The European Data Protection Supervisor was consulted in accordance with Article 42(1) of Regulation (EU) 2018/1725 of the European Parliament and of the Council and delivered an opinion on [DD/MM/YYYY

HAVE ADOPTED THIS REGULATION:

Article 1

Amendments to Regulation (EU) 2019/881

Regulation (EU) 2019/881 is amended as follows:

(1)    in Article 1(1), first subparagraph, point (b) is replaced by the following:

‘(b) a framework for the establishment of European cybersecurity certification schemes for the purpose of ensuring an adequate level of cybersecurity for ICT products, ICT services, ICT processes, and managed security services in the Union, as well as for the purpose of avoiding the fragmentation of the internal market with regard to cybersecurity certification schemes in the Union.’;

(2)    Article 2 is amended as follows:

(a)    points 9, 10 and 11 are replaced by the following:

‘(9) ‘European cybersecurity certification scheme’ means a comprehensive set of rules, technical requirements, standards and procedures that are established at Union level and that apply to the certification or conformity assessment of specific ICT products, ICT services, ICT processes, or managed security services;

’(10) ‘national cybersecurity certification scheme’ means a comprehensive set of rules, technical requirements, standards and procedures developed and adopted by a national public authority and that apply to the certification or conformity assessment of ICT products, ICT services, ICT processes and managed security services falling under the scope of the specific scheme;

(11) ‘European cybersecurity certificate’ means a document issued by a relevant body, attesting that a given ICT product, ICT service, ICT process or managed security service has been evaluated for compliance with specific security requirements laid down in a European cybersecurity certification scheme;’;

(b)    the following point is inserted:

‘(14a) ‘managed security service’ means a service consisting of carrying out, or providing assistance for, activities relating to cybersecurity risk management, including incident response, penetration testing, security audits and consultancy’;

(c)    points 20, 21 and 22 are replaced by the following:

‘(20) ‘technical specifications’ means a document that prescribes the technical requirements to be met by, or conformity assessment procedures relating to, an ICT product, ICT service, ICT process or managed security service;

(21) ‘assurance level’ means a basis for confidence that an ICT product, ICT service, ICT process or managed security service meets the security requirements of a specific European cybersecurity certification scheme, and indicates the level at which an ICT product, ICT service, ICT process or managed security service has been evaluated but as such does not measure the security of the ICT product, ICT service, ICT process or managed security service concerned;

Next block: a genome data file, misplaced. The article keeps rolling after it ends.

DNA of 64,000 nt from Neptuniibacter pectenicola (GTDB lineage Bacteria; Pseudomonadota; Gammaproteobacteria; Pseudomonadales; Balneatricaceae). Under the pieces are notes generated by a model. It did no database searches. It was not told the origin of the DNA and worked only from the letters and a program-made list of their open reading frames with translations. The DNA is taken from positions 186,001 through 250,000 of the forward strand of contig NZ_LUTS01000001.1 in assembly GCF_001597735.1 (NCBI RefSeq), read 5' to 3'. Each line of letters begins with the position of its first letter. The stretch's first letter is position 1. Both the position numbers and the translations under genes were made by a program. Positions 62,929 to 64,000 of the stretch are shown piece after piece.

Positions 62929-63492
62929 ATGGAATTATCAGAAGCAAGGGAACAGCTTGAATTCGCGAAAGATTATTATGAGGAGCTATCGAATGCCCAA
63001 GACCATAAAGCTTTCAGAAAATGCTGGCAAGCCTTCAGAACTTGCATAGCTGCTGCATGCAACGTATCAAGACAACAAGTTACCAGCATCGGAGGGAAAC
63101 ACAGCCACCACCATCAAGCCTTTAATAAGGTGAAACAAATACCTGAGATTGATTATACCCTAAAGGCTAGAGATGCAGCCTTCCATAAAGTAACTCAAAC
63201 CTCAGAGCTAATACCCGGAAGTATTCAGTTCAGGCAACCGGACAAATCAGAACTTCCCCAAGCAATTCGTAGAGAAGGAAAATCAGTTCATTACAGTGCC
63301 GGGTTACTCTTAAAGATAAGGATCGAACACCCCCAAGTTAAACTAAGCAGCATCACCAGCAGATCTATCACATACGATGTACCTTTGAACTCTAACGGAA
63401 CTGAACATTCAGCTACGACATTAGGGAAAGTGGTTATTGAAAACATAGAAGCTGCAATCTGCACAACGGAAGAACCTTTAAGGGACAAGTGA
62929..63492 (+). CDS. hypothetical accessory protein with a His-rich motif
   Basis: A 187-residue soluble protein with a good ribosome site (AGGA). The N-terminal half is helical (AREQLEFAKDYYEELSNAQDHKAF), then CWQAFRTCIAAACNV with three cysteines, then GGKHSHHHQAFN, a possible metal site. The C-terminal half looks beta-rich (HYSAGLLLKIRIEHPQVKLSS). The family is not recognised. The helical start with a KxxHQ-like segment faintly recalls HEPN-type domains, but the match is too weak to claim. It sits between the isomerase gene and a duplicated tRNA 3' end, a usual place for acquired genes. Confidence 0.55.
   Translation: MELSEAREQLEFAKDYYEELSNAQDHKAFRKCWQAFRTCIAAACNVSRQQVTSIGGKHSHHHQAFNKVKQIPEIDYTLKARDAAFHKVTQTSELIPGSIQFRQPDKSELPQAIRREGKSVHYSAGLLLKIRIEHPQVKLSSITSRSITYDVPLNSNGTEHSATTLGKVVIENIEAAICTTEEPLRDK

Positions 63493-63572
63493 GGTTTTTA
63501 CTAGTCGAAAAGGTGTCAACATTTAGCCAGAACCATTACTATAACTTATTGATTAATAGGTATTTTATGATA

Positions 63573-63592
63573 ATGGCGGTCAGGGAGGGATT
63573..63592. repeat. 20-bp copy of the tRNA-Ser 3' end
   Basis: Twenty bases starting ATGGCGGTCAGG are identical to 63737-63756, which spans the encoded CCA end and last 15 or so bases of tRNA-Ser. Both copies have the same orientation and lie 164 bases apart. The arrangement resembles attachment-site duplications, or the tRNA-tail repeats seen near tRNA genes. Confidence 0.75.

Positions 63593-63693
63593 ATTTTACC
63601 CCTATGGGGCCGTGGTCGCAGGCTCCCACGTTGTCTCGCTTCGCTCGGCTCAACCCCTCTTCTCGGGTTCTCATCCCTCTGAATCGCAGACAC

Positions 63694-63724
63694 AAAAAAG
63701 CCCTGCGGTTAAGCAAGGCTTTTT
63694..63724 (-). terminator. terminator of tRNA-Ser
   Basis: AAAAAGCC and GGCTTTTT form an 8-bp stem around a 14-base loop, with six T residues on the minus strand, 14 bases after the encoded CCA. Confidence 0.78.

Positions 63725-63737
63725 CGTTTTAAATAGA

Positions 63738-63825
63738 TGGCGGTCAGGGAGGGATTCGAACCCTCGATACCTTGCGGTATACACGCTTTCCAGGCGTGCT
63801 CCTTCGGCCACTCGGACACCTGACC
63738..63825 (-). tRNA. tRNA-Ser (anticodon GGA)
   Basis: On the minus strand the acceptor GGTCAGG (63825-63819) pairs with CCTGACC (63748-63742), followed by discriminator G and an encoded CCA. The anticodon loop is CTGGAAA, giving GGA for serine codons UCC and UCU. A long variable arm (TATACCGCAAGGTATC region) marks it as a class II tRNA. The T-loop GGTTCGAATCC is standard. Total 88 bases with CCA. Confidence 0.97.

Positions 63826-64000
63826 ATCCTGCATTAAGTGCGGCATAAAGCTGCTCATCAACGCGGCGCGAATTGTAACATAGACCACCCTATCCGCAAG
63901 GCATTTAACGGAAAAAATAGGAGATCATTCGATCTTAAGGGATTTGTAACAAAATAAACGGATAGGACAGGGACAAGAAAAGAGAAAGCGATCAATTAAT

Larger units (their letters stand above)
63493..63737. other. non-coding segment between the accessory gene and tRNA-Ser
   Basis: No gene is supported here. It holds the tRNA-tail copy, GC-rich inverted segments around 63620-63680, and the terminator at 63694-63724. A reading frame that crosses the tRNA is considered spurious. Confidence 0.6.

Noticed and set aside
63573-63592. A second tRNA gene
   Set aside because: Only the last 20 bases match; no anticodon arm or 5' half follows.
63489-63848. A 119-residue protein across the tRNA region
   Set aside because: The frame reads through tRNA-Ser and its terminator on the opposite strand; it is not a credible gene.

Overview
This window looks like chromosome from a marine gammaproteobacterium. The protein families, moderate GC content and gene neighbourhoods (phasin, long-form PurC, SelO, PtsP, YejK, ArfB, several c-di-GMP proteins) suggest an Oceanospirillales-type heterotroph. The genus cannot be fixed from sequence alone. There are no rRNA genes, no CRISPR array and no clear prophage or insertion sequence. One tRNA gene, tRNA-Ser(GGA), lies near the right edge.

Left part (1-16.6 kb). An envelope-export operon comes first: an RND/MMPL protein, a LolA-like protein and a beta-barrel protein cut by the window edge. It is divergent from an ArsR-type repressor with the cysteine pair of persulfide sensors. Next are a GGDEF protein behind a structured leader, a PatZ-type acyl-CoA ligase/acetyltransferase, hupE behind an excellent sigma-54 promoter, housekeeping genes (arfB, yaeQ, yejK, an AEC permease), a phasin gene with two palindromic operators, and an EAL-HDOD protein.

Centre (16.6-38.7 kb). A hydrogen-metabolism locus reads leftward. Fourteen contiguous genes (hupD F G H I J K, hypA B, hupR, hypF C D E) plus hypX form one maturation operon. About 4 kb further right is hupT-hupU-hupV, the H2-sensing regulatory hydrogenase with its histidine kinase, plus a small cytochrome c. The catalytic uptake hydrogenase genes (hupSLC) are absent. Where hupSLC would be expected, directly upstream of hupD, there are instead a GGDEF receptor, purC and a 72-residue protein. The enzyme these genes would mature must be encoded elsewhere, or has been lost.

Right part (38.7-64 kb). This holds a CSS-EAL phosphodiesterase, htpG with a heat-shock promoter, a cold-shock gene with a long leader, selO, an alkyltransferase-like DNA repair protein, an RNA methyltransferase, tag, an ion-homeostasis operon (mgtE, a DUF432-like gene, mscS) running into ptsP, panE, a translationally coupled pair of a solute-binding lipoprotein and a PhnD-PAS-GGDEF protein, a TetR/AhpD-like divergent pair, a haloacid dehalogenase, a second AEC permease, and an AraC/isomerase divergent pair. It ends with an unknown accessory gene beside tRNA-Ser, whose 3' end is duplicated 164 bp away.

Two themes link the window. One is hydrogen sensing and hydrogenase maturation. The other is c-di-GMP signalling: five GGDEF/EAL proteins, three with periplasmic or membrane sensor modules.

(22) ‘conformity self-assessment’ means an action carried out by a manufacturer or provider of ICT products, ICT services, or ICT processes or managed security services, which evaluates whether those ICT products, ICT services, ICT processes or managed security services meet the requirements of a specific European cybersecurity certification scheme;’;

(3)    in Article 4, paragraph 6 is replaced by the following

‘6. ENISA shall promote the use of European cybersecurity certification, with a view to avoiding the fragmentation of the internal market. ENISA shall contribute to the establishment and maintenance of a European cybersecurity certification framework in accordance with Title III of this Regulation, with a view to increasing the transparency of the cybersecurity of ICT products, ICT services, ICT processes, and managed security services, thereby strengthening trust in the digital internal market and its competitiveness.’;

(4)    Article 8 is amended as follows:

(a)    paragraph 1 is replaced by the following:

‘1. ENISA shall support and promote the development and implementation of Union policy on cybersecurity certification of ICT products, ICT services, ICT processes and managed security services, as established in Title III of this Regulation, by:

(a) monitoring developments, on an ongoing basis, in related areas of standardisation and recommending appropriate technical specifications for use in the development of European cybersecurity certification schemes pursuant to Article 54(1), point (c), where standards are not available;

(b) preparing candidate European cybersecurity certification schemes (‘candidate schemes’) for ICT products, ICT services, ICT processes and managed security services in accordance with Article 49;

(c) evaluating adopted European cybersecurity certification schemes in accordance with Article 49(8);

(d) participating in peer reviews pursuant to Article 59(4);

(e) assisting the Commission in providing the secretariat of the ECCG pursuant to Article 62(5).’;

(b)    paragraph 3 is replaced by the following:

‘3. ENISA shall compile and publish guidelines and develop good practices, concerning the cybersecurity requirements for ICT products, ICT services, ICT processes and managed security services, in cooperation with national cybersecurity certification authorities and industry in a formal, structured and transparent way.’;

(c)    paragraph 5 is replaced by the following: